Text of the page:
Anti-prostitution law ‘seems to be working’

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A new evaluation of Norway’s controversial anti-prostitution law indicates that prostitution in the country has declined by as much as 25 percent since it went into effect in 2009. Several researchers and politicians remain skeptical about the results of the evaluation, though, including the political party now in control of the Justice Ministry that commissioned it.

Analysis firm Vista Analyse AS reported that it evaluated the law, which prohibits the purchase of sexual services but not their sale, through a series of surveys and interviews between January and June. The firm concluded that the ban on buying sex in Norway “dampens demand and therefore contributes to reduce the scope of prostitution in Norway.”

Vista’s researchers also claim that the law makes Norway “less attractive” for organized prostitution rings to operate in the country and therefore reduces the potential for human trafficking tied to prostitution. “The economic basis for working in prostitution in Norway has become worse,” according to Vista Analyse’s report delivered to the justice ministry on Monday.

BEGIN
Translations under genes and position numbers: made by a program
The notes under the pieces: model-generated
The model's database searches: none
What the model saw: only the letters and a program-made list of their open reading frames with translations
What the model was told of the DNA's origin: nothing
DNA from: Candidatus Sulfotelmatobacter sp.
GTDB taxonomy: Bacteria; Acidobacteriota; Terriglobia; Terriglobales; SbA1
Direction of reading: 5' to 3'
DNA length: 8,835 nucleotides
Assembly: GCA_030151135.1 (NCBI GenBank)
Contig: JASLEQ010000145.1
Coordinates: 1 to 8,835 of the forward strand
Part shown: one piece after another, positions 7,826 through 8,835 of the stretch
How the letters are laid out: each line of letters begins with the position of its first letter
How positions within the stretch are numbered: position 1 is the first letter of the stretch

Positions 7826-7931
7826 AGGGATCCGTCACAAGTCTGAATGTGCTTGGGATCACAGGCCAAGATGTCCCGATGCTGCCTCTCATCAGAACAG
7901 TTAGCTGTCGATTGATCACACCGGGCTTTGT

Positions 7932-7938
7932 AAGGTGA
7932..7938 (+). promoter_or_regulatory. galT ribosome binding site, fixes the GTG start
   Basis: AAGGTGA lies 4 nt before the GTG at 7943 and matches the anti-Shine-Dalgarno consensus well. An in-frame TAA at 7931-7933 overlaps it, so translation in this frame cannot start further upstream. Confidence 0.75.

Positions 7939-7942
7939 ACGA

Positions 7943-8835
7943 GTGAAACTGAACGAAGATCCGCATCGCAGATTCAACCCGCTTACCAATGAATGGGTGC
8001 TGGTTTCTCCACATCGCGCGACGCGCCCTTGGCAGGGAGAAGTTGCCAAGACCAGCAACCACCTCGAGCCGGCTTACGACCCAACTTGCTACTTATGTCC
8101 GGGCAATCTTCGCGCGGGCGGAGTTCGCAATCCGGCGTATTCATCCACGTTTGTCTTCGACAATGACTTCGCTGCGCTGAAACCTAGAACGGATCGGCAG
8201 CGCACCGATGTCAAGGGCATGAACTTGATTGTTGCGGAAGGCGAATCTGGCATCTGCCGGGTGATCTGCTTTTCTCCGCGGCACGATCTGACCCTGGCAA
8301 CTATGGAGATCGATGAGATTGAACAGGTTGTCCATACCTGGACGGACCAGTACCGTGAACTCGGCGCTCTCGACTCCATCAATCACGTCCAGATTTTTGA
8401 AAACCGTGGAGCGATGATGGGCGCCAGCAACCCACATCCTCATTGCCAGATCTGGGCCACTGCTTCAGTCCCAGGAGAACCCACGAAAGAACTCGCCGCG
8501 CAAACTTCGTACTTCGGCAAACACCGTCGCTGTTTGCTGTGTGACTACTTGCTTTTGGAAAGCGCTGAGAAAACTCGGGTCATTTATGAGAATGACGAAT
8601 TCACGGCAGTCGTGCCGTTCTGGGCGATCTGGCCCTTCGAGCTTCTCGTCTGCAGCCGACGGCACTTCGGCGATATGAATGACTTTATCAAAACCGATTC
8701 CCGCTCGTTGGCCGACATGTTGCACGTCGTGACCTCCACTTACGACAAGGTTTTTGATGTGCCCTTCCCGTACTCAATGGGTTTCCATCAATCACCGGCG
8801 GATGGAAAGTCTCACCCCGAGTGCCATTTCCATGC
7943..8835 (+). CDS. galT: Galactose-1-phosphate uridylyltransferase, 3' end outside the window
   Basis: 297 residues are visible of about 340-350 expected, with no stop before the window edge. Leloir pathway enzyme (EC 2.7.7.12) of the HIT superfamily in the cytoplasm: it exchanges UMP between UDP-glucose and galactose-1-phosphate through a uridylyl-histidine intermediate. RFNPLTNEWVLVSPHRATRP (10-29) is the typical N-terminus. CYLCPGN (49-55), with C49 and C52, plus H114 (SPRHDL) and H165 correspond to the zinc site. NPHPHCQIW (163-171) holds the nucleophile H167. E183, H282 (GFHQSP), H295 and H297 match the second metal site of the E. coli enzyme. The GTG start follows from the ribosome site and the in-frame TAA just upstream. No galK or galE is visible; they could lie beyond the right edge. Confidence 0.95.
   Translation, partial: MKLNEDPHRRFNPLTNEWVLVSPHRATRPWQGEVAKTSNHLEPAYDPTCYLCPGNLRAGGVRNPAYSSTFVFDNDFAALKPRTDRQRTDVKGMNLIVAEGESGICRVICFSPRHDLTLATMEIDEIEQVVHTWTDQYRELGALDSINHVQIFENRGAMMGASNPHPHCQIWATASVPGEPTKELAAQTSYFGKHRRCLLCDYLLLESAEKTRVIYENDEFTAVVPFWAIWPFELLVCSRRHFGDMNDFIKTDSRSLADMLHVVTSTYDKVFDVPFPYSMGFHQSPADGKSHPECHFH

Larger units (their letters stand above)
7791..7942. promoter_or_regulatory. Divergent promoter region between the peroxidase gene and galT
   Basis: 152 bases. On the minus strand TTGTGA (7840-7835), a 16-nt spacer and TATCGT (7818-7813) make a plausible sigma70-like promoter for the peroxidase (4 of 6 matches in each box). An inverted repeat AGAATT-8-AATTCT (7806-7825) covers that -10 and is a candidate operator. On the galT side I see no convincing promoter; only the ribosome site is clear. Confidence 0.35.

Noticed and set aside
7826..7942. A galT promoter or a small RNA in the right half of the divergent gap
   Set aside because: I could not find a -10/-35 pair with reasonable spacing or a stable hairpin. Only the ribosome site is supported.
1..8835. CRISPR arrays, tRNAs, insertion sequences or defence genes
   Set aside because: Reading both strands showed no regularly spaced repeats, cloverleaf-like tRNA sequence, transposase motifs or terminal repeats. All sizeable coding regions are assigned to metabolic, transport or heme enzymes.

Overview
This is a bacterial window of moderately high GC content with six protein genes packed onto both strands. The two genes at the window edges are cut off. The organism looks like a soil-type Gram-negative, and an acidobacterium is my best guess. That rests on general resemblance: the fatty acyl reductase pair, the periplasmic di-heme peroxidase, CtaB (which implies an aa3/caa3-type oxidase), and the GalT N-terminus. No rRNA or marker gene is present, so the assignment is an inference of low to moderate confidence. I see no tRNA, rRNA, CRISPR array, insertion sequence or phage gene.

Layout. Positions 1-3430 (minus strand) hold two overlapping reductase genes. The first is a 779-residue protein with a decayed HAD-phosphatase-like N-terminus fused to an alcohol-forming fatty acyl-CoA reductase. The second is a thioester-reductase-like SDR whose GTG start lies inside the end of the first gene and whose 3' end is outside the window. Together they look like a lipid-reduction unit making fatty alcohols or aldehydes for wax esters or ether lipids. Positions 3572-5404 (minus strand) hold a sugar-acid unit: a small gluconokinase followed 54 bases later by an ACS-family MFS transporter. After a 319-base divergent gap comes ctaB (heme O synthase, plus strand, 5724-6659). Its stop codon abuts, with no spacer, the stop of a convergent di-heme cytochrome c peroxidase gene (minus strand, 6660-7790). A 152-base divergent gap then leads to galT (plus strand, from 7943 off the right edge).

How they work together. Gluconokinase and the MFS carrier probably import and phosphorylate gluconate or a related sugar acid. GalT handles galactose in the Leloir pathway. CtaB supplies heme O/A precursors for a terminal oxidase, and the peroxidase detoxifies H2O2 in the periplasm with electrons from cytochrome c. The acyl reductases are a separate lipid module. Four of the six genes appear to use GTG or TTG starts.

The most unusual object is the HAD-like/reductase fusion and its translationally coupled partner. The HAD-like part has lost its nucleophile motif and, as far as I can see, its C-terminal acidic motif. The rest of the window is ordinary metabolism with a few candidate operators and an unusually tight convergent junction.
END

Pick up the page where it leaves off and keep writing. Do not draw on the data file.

The conservative Progress Party, which now has political control of the ministry, nonetheless has announced that it won’t change its party platform that calls for repeal of the anti-prostitution law. The Liberal Party (Venstre) was also skeptical, claiming that it continues to put a priority on the conditions under which prostitutes themselves work, since it’s still not illegal to sell sex. Others criticized Vista’s report for not having spent enough time questioning prostitutes themselves instead of their potential customers.

Others simply didn’t believe that prostitution has declined, suggesting it has moved indoors and off the streets. Vista’s Ingeborg Rasmussen defended the evaluation. “We have delivered a report that covers 200 pages,” she told newspaper Dagsavisen. “We stand for our conclusions, even though we would of course liked to have been able to go into more depth with our questions.”

newsinenglish.no staff